I have blogged before about the recent disappointing Migration Advisory Committee report on international students.
Like many others, I had assumed it would be more helpful to the higher education sector than it turned out to be.
But this should not be the end of the road because there is a strong case for thinking the results of the MAC review reflect the imperfect processes more than the quality of the evidence submitted.
There are good ways and bad ways to run officially-commissioned independent reviews of government policy. Below is a list of how not to do it.
- Letting the body that owns the policy under review handpick the consultation panel
- Rigging the collection of your own evidence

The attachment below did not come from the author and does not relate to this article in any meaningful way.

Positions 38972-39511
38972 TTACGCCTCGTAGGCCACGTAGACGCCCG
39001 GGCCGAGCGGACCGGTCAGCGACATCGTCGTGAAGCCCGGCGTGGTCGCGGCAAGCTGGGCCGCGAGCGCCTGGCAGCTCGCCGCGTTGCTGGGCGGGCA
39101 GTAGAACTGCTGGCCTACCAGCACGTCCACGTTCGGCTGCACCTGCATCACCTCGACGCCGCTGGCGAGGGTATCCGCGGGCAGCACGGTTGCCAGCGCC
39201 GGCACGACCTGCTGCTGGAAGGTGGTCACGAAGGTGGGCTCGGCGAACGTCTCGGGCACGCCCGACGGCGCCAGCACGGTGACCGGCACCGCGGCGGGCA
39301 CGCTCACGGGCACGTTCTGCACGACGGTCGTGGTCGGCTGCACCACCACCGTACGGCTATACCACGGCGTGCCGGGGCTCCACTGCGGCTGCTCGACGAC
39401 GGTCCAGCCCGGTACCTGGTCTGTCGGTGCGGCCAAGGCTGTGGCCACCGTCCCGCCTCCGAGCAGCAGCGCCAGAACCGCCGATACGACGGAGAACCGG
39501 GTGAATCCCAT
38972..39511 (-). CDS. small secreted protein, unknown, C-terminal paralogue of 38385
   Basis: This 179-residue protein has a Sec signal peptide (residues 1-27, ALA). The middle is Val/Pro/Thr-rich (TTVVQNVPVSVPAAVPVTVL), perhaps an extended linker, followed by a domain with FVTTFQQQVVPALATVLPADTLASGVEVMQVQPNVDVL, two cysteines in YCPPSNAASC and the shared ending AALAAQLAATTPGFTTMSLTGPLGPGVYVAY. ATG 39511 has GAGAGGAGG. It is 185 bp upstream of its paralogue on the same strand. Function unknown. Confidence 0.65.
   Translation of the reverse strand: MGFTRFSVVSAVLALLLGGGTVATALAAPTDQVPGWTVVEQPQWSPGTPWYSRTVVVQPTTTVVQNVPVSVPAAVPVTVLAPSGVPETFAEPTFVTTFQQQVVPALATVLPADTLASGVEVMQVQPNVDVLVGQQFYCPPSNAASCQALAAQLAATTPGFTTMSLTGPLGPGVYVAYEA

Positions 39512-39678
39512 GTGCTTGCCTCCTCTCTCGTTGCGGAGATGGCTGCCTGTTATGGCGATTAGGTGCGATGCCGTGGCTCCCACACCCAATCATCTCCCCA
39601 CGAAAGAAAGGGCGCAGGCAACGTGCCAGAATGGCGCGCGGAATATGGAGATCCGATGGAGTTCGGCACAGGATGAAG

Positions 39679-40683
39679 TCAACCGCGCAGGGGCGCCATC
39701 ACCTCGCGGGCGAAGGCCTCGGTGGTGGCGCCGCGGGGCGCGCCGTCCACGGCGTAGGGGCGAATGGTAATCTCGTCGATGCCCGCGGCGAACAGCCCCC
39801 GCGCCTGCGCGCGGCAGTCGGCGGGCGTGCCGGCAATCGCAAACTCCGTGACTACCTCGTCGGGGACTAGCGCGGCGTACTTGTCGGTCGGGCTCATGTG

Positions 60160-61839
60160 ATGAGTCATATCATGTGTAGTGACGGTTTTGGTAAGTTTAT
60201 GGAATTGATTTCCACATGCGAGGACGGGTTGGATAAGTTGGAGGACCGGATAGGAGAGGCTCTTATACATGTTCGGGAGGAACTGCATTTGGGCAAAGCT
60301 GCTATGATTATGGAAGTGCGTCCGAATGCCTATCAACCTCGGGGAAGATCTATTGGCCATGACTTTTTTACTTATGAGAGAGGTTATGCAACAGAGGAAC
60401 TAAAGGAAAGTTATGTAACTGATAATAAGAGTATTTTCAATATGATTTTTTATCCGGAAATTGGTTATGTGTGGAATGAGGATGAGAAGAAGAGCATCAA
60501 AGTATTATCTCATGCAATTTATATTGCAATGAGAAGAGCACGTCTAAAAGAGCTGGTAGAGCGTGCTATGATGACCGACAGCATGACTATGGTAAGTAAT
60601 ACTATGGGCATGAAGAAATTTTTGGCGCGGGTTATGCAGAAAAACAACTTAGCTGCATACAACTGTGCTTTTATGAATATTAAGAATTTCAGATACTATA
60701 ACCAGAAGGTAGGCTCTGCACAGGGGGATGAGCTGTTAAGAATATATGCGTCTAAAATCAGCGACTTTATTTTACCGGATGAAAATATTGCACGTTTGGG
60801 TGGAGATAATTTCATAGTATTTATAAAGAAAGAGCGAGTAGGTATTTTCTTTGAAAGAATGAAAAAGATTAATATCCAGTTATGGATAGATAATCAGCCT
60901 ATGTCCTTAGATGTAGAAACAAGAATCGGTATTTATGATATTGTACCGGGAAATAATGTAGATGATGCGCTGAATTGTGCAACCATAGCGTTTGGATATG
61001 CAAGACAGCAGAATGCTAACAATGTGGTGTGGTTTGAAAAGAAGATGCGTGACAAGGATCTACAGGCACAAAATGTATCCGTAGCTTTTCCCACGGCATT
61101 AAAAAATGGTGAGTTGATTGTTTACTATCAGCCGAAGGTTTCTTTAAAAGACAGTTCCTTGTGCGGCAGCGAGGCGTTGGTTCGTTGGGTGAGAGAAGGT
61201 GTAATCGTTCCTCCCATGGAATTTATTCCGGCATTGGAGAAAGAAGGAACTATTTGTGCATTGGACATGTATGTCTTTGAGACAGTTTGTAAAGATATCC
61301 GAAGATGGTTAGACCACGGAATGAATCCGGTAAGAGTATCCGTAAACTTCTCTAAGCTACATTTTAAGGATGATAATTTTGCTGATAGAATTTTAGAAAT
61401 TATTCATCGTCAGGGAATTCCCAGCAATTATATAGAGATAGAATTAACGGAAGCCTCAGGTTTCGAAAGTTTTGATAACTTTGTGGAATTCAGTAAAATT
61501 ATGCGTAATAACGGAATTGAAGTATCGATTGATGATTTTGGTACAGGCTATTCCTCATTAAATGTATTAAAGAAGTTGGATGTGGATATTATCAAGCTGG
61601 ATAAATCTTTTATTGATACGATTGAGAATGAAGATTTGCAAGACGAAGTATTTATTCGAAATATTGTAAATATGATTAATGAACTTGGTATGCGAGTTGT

- Misusing evidence available from others
- Ignoring the most substantial evidence received
- Pretending fairly straightforward policy challenges are nearly impossible
- Running a second big review of wider interest simultaneously
- Failing to host oral evidence sessions
- Spinning the results to your most favourable media outlets in advance of publication
- Avoiding opportunities for others to engage with the review panel after publication
- Publishing the results just before the party conference season, averting everyone’s gaze
Sadly, as the links above help to show, the MAC fell into every single one of these holes.
Policymaking is not rocket science, but the quality of the processes really matter. With the benefit of hindsight, it is clear the MAC processes led in one direction.